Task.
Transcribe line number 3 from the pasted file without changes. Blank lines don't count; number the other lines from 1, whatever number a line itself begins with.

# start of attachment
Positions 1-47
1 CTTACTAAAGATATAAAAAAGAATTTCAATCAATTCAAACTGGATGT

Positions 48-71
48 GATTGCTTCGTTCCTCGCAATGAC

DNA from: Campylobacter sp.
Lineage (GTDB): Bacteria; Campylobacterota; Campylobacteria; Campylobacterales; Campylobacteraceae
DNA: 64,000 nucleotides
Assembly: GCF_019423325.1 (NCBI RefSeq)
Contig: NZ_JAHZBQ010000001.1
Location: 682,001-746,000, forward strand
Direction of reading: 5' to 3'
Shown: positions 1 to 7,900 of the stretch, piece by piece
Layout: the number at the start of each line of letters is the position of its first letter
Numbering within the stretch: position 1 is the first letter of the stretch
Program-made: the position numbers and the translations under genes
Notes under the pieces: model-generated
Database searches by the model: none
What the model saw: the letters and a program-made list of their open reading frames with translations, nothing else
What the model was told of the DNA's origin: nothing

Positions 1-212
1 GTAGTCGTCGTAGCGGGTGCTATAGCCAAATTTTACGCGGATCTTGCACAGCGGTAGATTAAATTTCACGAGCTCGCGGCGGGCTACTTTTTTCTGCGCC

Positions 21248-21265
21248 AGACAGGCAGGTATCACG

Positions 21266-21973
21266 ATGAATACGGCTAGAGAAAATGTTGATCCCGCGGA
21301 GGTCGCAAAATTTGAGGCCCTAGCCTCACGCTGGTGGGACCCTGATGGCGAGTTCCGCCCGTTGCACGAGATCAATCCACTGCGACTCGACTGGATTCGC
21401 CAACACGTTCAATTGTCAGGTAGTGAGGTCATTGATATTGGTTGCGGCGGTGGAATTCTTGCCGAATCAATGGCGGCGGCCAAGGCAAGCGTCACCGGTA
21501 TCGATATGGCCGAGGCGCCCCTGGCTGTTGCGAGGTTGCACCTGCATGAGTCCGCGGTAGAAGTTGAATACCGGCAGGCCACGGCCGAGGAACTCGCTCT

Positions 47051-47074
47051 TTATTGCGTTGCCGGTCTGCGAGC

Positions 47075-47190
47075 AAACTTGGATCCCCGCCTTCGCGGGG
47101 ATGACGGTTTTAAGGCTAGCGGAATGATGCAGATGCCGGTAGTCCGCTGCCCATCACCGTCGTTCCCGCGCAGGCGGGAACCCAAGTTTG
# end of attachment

Positions 48-71